Derek Mackay: Labour 'twisting facts' on bridge
The transport minister has accused Labour politicians of deliberately "twisting the facts" over maintenance of the Forth Road Bridge.
Derek Mackay told BBC Scotland that Labour was attempting to make political capital from the bridge closure.
And he said the political row was a distraction from efforts to get the bridge open again as soon as possible.
Labour released an email at the weekend that showed "abnormal" heavy loads were banned from the bridge in February.
The email showed the chief engineer Barry Colford ordered restrictions on the passage of vehicles weighing more than 150 tonnes after analysis of the loading on the bridge's truss end links - one of which has cracked, forcing the bridge's complete closure to traffic.
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Mr Colford said in the document: "The restriction needs to be in place until all the truss end links are either strengthened or replaced."
Scottish Labour deputy leader Alex Rowley claimed the email undermined claims by SNP ministers that the crack was "unforeseen and unforeseeable."
But government agency Transport Scotland has said the restriction on exceptionally- large abnormal loads was not related to the present defect on the bridge.
Instead, it said it was related to potential unacceptable overstress to the truss end brackets and associated welds within the towers, which was being addressed by the ongoing strengthening works.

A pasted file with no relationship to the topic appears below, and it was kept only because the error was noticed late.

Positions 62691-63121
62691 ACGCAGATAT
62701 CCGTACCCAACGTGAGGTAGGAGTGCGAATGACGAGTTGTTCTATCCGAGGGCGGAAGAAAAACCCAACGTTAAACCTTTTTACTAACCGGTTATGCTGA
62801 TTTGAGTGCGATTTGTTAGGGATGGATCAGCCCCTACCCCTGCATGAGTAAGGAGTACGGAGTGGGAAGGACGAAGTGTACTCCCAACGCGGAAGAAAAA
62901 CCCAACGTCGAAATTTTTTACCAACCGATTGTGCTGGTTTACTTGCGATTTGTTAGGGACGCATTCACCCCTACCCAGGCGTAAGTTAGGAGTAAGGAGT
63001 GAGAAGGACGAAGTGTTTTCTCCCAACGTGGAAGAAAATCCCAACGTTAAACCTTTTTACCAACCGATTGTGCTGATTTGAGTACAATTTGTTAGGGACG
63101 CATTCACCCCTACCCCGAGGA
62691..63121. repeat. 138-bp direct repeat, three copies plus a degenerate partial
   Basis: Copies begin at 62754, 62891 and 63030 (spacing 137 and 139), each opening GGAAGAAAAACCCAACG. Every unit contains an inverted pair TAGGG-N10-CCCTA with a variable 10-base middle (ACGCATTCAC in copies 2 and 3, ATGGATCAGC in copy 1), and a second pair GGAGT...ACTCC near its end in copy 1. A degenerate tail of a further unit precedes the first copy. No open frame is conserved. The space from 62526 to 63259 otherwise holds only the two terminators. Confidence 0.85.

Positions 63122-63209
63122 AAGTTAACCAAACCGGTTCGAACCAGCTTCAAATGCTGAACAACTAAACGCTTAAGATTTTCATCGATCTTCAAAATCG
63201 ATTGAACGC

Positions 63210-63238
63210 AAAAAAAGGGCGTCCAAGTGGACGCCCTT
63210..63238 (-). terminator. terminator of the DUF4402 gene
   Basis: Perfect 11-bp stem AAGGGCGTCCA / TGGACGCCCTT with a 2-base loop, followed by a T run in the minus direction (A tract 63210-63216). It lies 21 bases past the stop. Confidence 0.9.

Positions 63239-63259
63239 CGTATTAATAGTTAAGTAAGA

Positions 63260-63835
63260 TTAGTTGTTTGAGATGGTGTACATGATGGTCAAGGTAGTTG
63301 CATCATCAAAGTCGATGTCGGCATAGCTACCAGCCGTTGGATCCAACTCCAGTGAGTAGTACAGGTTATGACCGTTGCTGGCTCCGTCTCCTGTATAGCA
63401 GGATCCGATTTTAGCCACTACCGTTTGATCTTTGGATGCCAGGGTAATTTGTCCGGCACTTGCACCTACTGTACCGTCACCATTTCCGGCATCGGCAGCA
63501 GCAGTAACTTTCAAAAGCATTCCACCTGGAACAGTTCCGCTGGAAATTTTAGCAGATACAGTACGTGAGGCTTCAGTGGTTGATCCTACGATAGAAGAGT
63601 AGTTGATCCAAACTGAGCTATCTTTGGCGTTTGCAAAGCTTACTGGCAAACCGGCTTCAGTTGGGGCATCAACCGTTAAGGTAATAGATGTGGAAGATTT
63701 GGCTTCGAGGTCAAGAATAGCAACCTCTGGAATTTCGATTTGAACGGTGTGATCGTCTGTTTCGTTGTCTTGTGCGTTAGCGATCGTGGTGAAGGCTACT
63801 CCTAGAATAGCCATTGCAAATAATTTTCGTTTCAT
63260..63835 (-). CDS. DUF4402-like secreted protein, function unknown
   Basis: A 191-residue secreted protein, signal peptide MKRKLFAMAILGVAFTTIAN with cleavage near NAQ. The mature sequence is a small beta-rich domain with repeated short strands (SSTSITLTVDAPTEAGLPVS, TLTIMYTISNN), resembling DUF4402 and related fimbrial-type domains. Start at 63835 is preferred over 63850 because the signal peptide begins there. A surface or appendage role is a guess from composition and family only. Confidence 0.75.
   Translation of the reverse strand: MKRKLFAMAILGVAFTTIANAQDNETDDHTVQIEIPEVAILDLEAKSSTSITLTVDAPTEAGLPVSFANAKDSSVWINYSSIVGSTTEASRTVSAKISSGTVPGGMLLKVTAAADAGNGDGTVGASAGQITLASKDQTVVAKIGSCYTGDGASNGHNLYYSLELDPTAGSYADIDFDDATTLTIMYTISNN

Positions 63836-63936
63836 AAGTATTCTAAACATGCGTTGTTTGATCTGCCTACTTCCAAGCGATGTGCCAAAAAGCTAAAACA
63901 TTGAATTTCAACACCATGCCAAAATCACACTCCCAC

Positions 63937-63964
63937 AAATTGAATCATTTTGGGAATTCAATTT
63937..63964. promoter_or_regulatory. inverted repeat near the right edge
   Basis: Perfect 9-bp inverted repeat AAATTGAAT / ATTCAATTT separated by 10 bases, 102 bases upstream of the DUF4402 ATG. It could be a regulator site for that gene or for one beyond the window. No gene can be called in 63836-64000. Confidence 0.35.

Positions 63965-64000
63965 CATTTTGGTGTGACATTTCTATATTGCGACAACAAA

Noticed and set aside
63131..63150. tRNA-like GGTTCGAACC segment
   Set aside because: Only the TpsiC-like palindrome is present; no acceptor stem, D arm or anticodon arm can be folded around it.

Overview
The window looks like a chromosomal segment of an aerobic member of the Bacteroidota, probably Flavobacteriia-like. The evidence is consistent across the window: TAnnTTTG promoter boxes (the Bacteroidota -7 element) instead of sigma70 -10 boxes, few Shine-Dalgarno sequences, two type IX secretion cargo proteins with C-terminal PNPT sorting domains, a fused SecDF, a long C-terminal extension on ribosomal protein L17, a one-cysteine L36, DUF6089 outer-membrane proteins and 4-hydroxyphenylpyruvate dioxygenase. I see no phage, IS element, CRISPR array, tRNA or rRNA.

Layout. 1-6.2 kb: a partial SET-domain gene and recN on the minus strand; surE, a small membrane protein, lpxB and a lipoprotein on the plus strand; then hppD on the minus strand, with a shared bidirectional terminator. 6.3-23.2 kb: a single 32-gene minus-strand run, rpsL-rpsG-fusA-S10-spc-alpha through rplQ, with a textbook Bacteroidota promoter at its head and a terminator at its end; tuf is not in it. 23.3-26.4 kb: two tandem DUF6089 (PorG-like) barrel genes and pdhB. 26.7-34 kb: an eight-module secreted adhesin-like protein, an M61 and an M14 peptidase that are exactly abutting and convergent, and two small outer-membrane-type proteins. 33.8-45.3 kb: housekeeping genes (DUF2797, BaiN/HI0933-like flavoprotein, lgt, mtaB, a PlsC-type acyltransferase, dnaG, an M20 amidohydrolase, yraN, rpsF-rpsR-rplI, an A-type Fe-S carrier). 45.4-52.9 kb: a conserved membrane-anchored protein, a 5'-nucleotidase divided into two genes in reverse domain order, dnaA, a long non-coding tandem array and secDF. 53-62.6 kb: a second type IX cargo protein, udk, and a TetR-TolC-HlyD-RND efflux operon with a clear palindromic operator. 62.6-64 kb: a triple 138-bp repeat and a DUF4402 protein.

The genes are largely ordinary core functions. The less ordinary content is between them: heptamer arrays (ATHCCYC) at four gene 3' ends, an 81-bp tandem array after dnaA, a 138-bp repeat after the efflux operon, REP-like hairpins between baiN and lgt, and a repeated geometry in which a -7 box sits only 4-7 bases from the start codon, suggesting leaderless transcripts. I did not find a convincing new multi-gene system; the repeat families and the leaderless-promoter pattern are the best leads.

It also insisted the defect that resulted in the bridge closure was only identified in the past few weeks, and had not been previously predicted by engineers.
Mr Mackay told BBC Scotland Labour had been "deliberately misinterpreting and twisting the facts for their own petty party political gain."
He added: "The priority right now should be to reopen that bridge, mitigate the impact on the community, as I am doing, and focus on that.
"I won't have the engineers distracted by the party games that Labour wishes to play. I have mobilised every resource to get that bridge open as quickly as possible and that is what the community wants."
A Scottish Parliament committee is to examine options for a "focused inquiry" into the issues leading to the closure of the bridge, which Mr Mackay said he welcomed.
He also said there would be public access to all documents related to the bridge's maintenance - which Labour had called for.
Mr Mackay also said he believed his job was secure, and that he would "show a full account of events which will prove that the Scottish government has taken the right decisions".
Responding to Mr Mackay's remarks, Mr Rowley said Labour would continue to push for a public inquiry into the bridge closure.
The Cowdenbeath MSP added: "I think it is right that my constituents and constituents across Fife and further afield in the east of Scotland are able to ask questions without being pilloried by a transport minister.
"I have worked alongside Derek Mackay over this last week and a half. I have in the parliament praised Derek Mackay for the work that he has done to try and mitigate the situation that we find ourselves in.
"But that surely doesn't mean that I am then not going to ask him questions when more and more information becomes available that suggests that there was a knowledge both within Transport Scotland and the government that there was a level of risk if we didn't maintain the bridge to a certain standard."